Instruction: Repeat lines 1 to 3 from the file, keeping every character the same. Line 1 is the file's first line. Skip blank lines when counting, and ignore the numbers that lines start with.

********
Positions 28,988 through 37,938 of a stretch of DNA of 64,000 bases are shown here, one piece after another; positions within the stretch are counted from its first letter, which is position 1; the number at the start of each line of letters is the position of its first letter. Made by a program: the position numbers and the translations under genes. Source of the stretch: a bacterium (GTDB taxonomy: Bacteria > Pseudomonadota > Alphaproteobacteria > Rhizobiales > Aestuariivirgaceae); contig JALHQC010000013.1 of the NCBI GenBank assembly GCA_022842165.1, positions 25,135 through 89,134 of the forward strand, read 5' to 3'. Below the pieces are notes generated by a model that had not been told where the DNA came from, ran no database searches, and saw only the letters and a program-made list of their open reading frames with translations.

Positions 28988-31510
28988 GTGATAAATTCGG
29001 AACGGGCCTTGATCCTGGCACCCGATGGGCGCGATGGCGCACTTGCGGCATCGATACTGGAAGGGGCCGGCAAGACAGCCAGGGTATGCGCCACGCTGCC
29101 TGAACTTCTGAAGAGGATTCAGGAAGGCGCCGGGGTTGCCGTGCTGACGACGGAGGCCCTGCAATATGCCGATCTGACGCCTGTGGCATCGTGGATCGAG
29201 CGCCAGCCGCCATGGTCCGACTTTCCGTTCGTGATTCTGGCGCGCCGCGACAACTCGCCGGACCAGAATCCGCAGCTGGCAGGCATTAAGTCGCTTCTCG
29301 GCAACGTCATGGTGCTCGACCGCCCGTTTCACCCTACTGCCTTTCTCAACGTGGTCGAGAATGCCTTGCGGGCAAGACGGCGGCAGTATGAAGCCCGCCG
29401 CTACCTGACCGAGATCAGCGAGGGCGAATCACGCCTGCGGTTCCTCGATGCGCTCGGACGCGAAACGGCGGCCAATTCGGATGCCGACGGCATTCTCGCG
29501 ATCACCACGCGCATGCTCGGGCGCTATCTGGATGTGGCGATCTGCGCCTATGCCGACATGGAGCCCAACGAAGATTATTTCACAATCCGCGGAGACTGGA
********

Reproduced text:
Positions 28,988 through 37,938 of a stretch of DNA of 64,000 bases are shown here, one piece after another; positions within the stretch are counted from its first letter, which is position 1; the number at the start of each line of letters is the position of its first letter. Made by a program: the position numbers and the translations under genes. Source of the stretch: a bacterium (GTDB taxonomy: Bacteria > Pseudomonadota > Alphaproteobacteria > Rhizobiales > Aestuariivirgaceae); contig JALHQC010000013.1 of the NCBI GenBank assembly GCA_022842165.1, positions 25,135 through 89,134 of the forward strand, read 5' to 3'. Below the pieces are notes generated by a model that had not been told where the DNA came from, ran no database searches, and saw only the letters and a program-made list of their open reading frames with translations.

Positions 28988-31510
28988 GTGATAAATTCGG